Speaking retrospectively about the worship of his people, the Nephites, Moroni recounted that they “did meet together oft, to fast and to pray, and to speak one with another concerning the welfare of their souls” (Moroni 6:5).
This vignette exemplifies what has seemed to be characteristic of the people of God in all ages. We do “meet together oft” to teach and learn from one another. In fact, teaching and learning are a fundamental part of the gospel of Jesus Christ and have been present in His Church from the beginning.
As every faithful Latter-day Saint can attest, learning and teaching occupy the bulk of the three-hours in our weekly Sabbath Day worship together in local units throughout the Church.
The Prophet Joseph Smith underscored the importance of teaching and learning. In an April 10, 1842, discourse in Nauvoo, Illinois, he declared, “A man is saved no faster than he gets knowledge, for if he does not get knowledge, he will be brought into captivity by some evil power in the other world, as evil spirits will have more knowledge, and consequently more power than many men who are on the earth. Hence it needs revelation to assist us and give us knowledge of the things of God” (quoted in Teachings of Presidents of the Church: Joseph Smith, Chapter 22).
As we observe the history of the Church throughout this dispensation, we observe the efforts of the Latter-day Saints to organize themselves in this important endeavor of teaching and learning from one another.
The School of the Prophets, organized in 1833 by the Prophet Joseph Smith to train priesthood holders to preach the gospel, in a very real sense is the forerunner to today’s instruction that occurs each Sabbath in the Melchizedek Priesthood quorums and groups in the individual wards and branches.
In the School of the Prophets, the brethren focused primarily on learning the doctrines of the gospel.
Later, on March 17, 1842, the Relief Society was organized in Nauvoo, with Emma Smith, wife of the Prophet Joseph, as its first president. It was in some ways similar to other charitable organizations affiliated with Christian denominations of the period, with its focus on feeding, clothing and housing the needy. But it was far more than that.
Meeting with the Relief Society on March 30 of that year, the Prophet called it “a select society separate from all the evils of the world, choice, virtuous and holy.” By teaching and learning from one another they strengthened and edified one another spiritually.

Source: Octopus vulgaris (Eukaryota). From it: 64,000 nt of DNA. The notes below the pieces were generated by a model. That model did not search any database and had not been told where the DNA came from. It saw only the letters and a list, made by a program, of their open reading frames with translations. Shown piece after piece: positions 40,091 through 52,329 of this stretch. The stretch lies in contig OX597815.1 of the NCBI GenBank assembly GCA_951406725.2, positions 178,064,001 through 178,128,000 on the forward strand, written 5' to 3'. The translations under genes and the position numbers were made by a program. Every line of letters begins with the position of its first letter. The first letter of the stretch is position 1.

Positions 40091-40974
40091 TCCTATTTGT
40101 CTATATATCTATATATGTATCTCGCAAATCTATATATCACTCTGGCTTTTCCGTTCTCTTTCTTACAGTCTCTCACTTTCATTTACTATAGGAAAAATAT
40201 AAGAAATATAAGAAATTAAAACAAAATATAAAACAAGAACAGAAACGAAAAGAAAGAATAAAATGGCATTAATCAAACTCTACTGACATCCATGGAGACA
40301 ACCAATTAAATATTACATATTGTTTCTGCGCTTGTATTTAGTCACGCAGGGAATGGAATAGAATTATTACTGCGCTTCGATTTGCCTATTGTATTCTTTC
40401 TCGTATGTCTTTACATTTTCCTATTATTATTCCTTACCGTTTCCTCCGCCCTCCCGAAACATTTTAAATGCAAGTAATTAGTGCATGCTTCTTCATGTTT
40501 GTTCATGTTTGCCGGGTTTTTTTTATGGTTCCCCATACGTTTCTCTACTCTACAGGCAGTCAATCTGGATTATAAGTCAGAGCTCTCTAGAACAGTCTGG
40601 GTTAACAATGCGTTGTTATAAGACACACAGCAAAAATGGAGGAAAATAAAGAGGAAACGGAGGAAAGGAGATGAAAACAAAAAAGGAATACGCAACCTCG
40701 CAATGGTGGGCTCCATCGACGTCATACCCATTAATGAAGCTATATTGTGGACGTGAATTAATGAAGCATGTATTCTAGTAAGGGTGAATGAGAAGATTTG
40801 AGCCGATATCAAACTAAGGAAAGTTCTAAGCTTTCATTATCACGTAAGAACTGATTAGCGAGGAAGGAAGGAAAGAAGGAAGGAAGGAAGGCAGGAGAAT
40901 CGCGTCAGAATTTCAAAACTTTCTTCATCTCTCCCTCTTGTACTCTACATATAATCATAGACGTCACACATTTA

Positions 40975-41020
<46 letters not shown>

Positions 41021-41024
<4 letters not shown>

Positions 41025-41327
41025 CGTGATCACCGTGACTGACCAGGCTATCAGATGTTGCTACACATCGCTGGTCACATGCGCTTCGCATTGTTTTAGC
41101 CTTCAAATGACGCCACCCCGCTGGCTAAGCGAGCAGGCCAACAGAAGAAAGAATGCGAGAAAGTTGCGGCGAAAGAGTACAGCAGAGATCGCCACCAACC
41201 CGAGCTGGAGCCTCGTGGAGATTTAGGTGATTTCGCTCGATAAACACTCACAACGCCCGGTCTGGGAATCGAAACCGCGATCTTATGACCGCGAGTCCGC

This, of course, laid the foundation for the great Relief Society organization of today with its individual units in the wards and branches of the Church. Global in its reach, it has a rich history and a glorious mission.
A common thread of today’s priesthood auxiliary organizations in the Church is that they developed from the grass-roots efforts of local members to teach and to edify.
Such was the case with the Sunday School. Richard Ballantyne, a convert to the Church from Whitridgebog, Scotland, emigrated to Nauvoo and later came west with the Saints, settling in Salt Lake City.
Familiar with Sunday schools in his former Christian denomination, Ballantyne received permission to establish a Sunday school for his own children and others in his neighborhood, adding a room onto his house for that purpose.
As this early effort developed, other Sunday schools in the church were organized and it grew into a movement, eventually including classes for adults as well as children.
Ironically, the Sunday School organization in the Church is directed today to adults and youth. The task of teaching pre-teen children is filled by another organization with a grass-roots origin, the Primary.
Aurelia Spencer Rogers, another Nauvoo Church member who came west with the Saints, organized the Church’s first Primary on Aug. 28, 1878, in her community of Farmington, Utah, north of Salt Lake City. She was concerned with the rowdiness she observed among children she saw on the street and hoped to be able to teach them better deportment and moral and spiritual values.
With support from Relief Society general president Eliza R. Snow, that first Primary took root and spread throughout the Church. Today, it is a great and global organization that improves the lives of millions of children in Zion.
The Young Women organization in the Church began Nov. 28, 1869, when President Brigham Young met with his daughters in the parlor of the Lion House in Salt Lake City, asking them to lead out in retrenchment from things of the world, to gain living testimonies and to dress and act modestly.
This led to the formation, in May 1870, of what today is a worldwide organization in which young women support and edify one another as they learn and apply gospel principles through setting and attaining lofty goals.
President Young also founded what today is the Young Men organization. In 1875, he organized the Young Men’s Mutual Improvement Association with the goal of helping young men develop the gifts within them, and stand up and speak, and bear testimony. It supports and parallels the Aaronic Priesthood quorums of the Church.
Articles in this week’s Church News highlight each of these Church auxiliaries. We see in them a dynamic, earnest effort to fulfill this commandment given in 1832 by Jesus Christ: “Teach ye diligently and my grace shall attend you, that you may be instructed more perfectly in theory, in principle, in doctrine, in the law of the gospel, in all things that pertain unto the kingdom of God, that are expedient for you to understand” (Doctrine and Covenants 88:78).